The domestic or industrial sewage or waste water to be purified and freed from ammonium and nitrate-nitrogen arrives, either or not pre-clarified, via a conduit 12 continuously at the aeration tank 1 of the first stage and subsequently via the conduit 2 at the associated subsequently connected settling stage having a post-purification basin 3. In this first process stage the quantity of oxygen introduced, during the known aeration time with air, via the conduit 11 and the discharge member 9 and the concentration of the biological sludge are matched to one another such that the clarified or purified discharge to the conduit 5 of this first process stage no longer contains any free oxygen at the settling basin 3. The BOD5 -sludge load, based upon the total quantity of sludge in the aeration tank 1 and in the settling basin 3, amounts to 0.15 kg BOD5 per kg dry solids. A third of this total sludge quantity is located at the aeration tank 1, two-thirds at the settling basin 3. By means of the sludge feedback conduit 13 there is recycled back into the aeration tank so much sludge that this quantity corresponds to one-quarter of the settling basin content per hour. The upwards ascending or floating sludge which collects at the water surface of the basin 3 is held back by an immersed baffle 18 and delivered by means of a suitable device via a conduit 19 back again into the aeration tank 1. As a result, there are attained favourable conditions for denitrification of the nitrate as well as also for ammonification.
There is removed from the settling basin 3 via the discharge or outflow through 4 the waste water which is free of oxygen and which contains the portion of suspended material which cannot be settled as well as the ammonium and via the conduit 5 such is delivered to the aeration tank 6 of the second stage and then via the conduit 8 into the subsequently connected settling basin 7. In the aeration tank 6 there is again carried out for the known aeration time with air, via the conduit 11 and the discharge member 10, an accommodation of the infed quantity of oxygen and the sludge concentration such that the now purified water flowing out of the settling basin 7 via overflow 15 and conduit 16 still contains at least 2 mg/l, preferably 4 mg/l free oxygen. The BOD5 -sludge load, based upon the total sludge content in the aeration tank 6 and in the settling basin 7 amounts to 0.1 kg BOD5 /kg DS. Approximately two-thirds of the total quantity of sludge is continuously located in the aeration tank 6, one-third in the settling basin 7. The quantity of sludge fed back via the conduit 14 amounts to one-quarter of the total volume of the settling basin 7 per hour. As a result, there are realized favourable conditions for the nitrification of the ammonium in the second stage.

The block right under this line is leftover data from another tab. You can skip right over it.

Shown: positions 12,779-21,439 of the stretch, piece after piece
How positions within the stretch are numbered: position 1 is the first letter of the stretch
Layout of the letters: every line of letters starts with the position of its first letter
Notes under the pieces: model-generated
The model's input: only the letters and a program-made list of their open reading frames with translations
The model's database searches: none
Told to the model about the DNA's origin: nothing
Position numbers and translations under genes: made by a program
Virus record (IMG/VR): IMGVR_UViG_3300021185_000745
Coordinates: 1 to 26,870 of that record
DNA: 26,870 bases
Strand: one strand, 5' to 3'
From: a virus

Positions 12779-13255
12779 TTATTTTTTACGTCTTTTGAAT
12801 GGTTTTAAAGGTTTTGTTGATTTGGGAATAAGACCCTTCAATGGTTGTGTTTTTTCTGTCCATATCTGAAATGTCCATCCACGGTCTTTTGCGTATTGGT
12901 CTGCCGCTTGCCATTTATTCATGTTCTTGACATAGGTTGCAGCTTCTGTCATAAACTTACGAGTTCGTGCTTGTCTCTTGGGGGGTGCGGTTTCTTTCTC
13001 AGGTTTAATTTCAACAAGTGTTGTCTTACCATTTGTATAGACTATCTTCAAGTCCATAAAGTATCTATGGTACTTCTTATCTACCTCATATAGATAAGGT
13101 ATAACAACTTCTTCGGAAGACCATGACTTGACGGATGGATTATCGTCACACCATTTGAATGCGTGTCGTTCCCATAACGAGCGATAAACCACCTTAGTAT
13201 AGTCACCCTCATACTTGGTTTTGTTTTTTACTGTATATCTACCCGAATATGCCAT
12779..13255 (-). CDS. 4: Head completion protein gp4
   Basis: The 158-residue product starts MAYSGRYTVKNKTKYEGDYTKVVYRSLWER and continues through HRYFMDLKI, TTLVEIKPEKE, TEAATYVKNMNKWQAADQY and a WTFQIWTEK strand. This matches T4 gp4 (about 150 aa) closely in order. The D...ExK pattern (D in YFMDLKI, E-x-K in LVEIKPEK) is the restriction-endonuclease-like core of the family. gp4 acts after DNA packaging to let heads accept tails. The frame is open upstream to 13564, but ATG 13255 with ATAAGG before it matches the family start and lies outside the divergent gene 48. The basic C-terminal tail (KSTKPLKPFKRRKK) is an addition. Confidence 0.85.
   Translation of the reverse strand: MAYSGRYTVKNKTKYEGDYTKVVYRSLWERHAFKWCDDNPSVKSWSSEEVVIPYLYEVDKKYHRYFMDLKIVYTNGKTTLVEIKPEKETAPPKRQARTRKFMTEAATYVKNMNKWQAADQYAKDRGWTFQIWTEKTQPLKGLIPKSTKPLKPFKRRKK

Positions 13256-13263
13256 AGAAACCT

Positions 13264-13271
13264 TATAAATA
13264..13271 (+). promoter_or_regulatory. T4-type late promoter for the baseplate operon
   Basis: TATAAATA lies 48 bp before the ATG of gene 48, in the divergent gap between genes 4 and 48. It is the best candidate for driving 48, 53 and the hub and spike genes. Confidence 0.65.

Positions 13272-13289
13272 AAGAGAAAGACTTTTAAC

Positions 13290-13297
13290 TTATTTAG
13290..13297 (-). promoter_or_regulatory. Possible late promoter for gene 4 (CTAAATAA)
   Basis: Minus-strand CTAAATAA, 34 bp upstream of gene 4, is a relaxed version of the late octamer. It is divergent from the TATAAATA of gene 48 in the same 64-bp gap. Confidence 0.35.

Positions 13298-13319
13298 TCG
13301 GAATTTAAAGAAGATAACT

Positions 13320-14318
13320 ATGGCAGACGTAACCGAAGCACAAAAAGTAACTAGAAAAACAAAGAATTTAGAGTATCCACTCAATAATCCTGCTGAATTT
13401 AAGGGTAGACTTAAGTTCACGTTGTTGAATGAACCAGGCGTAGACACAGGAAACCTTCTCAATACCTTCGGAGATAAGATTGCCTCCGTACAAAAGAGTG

Furthermore, in this second stage for the additional elimination of phosphates from the waste water to be purified and without disturbing the remaining operations in this stage and particularly without disturbing nitrification there can be added via conduit 20 known precipitation agents or chemicals, such as aluminum- or iron salts, and specifically advantageously prior to entry of the water in the settling basin 7, for instance at the aeration tank 6, as illustrated.
Furthermore, it has been found that in certain situations it can be advantageous if, for improving the sedimentation properties at the second stage, there is additionally added known organic and/or inorganic flocculation agents, for instance betonite, cellulose fibers or anionic, cationic or non-ionic flocculation promoting agents. These agents do not disturb in any manner the desired nitrification process.